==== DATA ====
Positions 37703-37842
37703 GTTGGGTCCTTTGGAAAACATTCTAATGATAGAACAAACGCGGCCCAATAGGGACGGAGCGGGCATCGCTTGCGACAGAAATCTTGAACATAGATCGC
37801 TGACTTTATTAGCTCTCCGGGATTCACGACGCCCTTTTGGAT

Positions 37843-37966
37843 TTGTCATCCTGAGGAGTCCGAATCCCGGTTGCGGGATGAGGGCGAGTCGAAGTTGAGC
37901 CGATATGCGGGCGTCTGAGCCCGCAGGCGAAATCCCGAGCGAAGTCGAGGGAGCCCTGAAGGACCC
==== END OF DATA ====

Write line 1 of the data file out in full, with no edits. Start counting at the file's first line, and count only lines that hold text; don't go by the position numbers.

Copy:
Positions 37703-37842